Sat. Sep 22nd, 2018

Eliminating Distractions and Going All In

March Madness. It’s such a glorious time for betting degenerates everywhere. Dozens of games providing point spread, parlay, and teaser possibilities galore. There is money to be made all over the place if you play your Cinderellas right. I went to Las Vegas a few years ago for the beginning of the NCAA Tournament. It was absolutely awesome. All of the energy at sports books mixed with wall-to-wall hoops action — it almost brings a tear of joy to my eye just thinking about it.

A guy named Eric Barger and seven of his buddies recently met in Vegas to do just that – soak up tournament goodness while cashing in. Each person contributed $100. They entered an $800 moneyline bet on UMBC of all teams. Eric graduated from UMBC and didn’t dwell on the fact that every No. 16 seed had lost to No. 1 seeds in men’s tournament history. 0-for-135. Goose egg. When the Retrievers took down Virginia, the group earned a cool $16,000. This pleased the gambling gods greatly.

To the surprise of some of my family, friends and listeners, I haven’t made a single bet during March Madness this year. I’ve given up gambling and all drinks except water during Lent for a couple of years now. It’s a small sacrifice but a nice gesture parting ways with a few things that I enjoy. No luscious Mountain Dew with my crunchy tacos and cinnamon twists at Taco Bell, and no parlays including UMBC +20.5 against Virginia for me.

I’m far from a high-stakes gambler, but I’ve been known to throw down some “Scooby Snacks” on games I feel strongly about. It’s a form of competition for me. It hit me recently though that my form of gambling competition was getting in the way of a much bigger competition — putting on the best sports radio show I possibly could.

I was doing a show with Rob Parker on FOX Sports Radio two months ago. The Charlotte Hornets hosted the Miami Heat on January 20th — a date that shall live in bad beat infamy. Miami was playing its fourth road game in six nights and faced a well-rested Hornets squad. I put my faith in Kemba Walker and company to win the game outright. Charlotte had a five-point lead and possession of the ball with only :38 seconds remaining. They choked away the lead so badly that they actually found a way to lose in regulation! I Gronk spiked my purple Gatorade.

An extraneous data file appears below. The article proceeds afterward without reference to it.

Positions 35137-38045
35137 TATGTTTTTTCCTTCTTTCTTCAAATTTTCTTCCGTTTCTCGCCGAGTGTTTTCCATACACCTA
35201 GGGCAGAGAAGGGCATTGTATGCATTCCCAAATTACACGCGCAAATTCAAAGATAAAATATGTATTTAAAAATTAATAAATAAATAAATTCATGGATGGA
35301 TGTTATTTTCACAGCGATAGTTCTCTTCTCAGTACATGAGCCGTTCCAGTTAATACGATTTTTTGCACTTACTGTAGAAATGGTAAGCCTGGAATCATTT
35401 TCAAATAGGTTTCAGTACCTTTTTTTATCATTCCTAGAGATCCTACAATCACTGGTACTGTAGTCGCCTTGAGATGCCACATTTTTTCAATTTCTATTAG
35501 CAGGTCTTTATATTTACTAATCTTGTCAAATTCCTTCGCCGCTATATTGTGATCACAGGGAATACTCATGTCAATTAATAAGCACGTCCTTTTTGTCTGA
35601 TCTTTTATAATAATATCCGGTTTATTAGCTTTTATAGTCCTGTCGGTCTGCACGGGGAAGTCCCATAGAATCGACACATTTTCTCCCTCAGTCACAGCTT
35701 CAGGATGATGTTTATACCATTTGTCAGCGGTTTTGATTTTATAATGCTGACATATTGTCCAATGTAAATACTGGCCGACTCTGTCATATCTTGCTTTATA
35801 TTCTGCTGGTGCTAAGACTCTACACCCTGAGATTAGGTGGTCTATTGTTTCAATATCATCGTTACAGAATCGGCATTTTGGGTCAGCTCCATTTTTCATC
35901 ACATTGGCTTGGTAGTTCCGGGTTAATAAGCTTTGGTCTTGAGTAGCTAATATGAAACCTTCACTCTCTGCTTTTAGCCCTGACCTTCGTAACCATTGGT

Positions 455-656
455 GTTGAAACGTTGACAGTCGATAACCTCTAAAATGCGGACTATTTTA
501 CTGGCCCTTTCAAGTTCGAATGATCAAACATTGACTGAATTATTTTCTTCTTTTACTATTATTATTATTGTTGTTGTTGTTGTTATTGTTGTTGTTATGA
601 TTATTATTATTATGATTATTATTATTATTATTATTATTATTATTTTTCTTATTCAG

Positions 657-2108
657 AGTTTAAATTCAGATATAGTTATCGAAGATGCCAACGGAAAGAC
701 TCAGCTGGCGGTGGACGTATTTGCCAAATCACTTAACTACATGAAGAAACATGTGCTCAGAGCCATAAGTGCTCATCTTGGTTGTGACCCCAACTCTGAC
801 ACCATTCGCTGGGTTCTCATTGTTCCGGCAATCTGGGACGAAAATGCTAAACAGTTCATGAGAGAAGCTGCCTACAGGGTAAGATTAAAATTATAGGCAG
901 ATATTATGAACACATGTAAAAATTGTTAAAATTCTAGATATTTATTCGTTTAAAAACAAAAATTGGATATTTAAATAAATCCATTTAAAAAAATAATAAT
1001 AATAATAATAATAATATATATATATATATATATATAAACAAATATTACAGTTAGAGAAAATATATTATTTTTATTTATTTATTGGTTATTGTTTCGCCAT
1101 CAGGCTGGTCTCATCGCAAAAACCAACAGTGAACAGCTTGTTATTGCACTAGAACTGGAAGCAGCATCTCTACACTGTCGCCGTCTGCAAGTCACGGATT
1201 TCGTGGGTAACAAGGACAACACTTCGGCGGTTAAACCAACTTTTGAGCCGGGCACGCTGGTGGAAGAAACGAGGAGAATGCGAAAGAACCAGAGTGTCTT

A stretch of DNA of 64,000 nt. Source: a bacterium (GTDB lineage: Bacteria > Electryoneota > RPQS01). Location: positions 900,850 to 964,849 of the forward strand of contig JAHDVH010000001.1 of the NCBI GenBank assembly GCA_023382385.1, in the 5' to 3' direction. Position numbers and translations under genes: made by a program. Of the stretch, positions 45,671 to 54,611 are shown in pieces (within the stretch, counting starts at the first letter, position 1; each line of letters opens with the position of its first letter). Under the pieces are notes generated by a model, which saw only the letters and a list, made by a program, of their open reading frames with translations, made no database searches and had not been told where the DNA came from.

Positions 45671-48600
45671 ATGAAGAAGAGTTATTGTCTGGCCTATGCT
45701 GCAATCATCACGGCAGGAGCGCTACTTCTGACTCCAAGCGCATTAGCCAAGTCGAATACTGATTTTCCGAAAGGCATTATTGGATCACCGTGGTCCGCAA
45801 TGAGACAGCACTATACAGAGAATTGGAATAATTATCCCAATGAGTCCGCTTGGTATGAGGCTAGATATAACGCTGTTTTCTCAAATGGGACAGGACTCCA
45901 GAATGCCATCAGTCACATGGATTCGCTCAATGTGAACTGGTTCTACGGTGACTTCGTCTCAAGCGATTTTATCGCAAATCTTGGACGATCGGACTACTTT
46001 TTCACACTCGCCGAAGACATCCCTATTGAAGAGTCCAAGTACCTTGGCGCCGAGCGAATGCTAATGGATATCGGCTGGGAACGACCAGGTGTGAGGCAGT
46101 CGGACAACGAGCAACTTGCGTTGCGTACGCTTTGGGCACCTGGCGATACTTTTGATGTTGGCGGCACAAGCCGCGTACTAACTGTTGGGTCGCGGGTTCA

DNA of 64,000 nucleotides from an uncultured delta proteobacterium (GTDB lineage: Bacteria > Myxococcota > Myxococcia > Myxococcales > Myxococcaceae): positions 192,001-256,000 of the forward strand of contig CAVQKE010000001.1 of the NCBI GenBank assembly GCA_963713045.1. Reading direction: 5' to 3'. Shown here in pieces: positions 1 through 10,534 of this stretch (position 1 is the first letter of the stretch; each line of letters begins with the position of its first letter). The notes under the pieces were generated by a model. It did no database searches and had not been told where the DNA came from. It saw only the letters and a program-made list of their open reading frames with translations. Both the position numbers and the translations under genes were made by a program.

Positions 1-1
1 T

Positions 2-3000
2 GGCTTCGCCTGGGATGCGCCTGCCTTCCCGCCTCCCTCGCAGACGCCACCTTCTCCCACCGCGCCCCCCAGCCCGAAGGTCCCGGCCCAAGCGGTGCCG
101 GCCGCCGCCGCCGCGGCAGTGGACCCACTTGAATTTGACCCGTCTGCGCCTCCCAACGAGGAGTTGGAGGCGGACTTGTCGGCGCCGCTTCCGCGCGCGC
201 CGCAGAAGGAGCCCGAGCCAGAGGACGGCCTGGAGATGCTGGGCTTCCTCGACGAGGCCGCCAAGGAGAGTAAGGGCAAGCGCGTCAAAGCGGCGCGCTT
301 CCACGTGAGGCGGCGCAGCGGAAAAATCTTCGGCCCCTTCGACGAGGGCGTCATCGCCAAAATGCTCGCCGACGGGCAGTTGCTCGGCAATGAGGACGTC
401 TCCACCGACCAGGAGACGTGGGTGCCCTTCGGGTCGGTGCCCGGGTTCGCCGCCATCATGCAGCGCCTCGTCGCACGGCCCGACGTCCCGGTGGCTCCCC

Rob and I talked about the game briefly. We got a few laughs out of my misery and the obnoxious way the game ended. Sure, we used it for show content, but more was lost than gained. It dawned on me that watching Nicolas Batum turn the ball over to completely screw up my vested interest had gotten in the way of doing my job.

Each time I looked down to watch a portion of the game during a commercial break was time I could’ve been fine-tuning the show. There is no end to the bells and whistles you can add. The topics were all worked out, but I should’ve been searching for anything that would enhance the show — a tweet, topic transition, audio clip, or joke that would spruce it up. That should’ve been my focus, not whether Michael Kidd-Gilchrist could actually hit a shot to help me win a bet.

It isn’t a crime to make correctable mistakes. The true crime is not correcting a mistake once you’ve recognized that it’s taking away from your performance.

What’s something that is distracting you from doing a better job? What’s taking your focus in a direction that it shouldn’t? There are plenty of things that can cause your performance to suffer — texting, daydreaming, using social media for non-work purposes. Wow, listen to me. “Using social media for non-work purposes” sounds like a line from a low-budget corporate work video. It’s still absolutely true. I doubt that checking your Facebook timeline is helping you blossom at work.

Distractions seem harmless until you spot the full impact.

You have to identify what is enhancing your performance and what is diminishing it. My advice is to take inventory of yourself for a week. Look at everything you do during a show or workday. I’d be shocked if there isn’t anything you can do to improve your performance. Nothing? You’re just a model employee like that? If you want to succeed and be the best, you need to pinpoint the things that you are doing wrong. Once you identify those areas, make corrections. Tighten the screws and trim the fat.

My show during the Hornets disaster on January 20th wasn’t bad by any means, but it could’ve been better if my focus was sharper. I always put a lot into my show prep. However, the rundown of each show I’ve ever done varies from my pre-show rundown. I constantly alter things and go by feel based on which topics interest the audience most. It takes attention to detail to get it right. Attention that wasn’t aimed in the right direction at times.

Maybe you aren’t crazy like me and avoid having live action on games when your focus should be elsewhere. Good for you, but find whatever bad habits are holding you back and break them. I finally saw how my focus wasn’t where it needed to be. So guess what? I don’t have any bets going on during shows anymore. If you look closely, you can actually see a gold halo above my head now.

We hear athletes talk about “leaving it all on the field” — doing everything within their power to succeed and win games. Why would it be any different with your job? If you want to be a true success, you need to keep doing what works and stop doing what doesn’t. If you don’t give maximum effort, you’ll probably live to regret it.

Two phrases come to mind: the slogan for Mercedes Benz is “the best or nothing.” In Texas Hold ‘Em you can go “all in.” Both should apply to your approach at work. If you aren’t fully committed, you are killing your potential.

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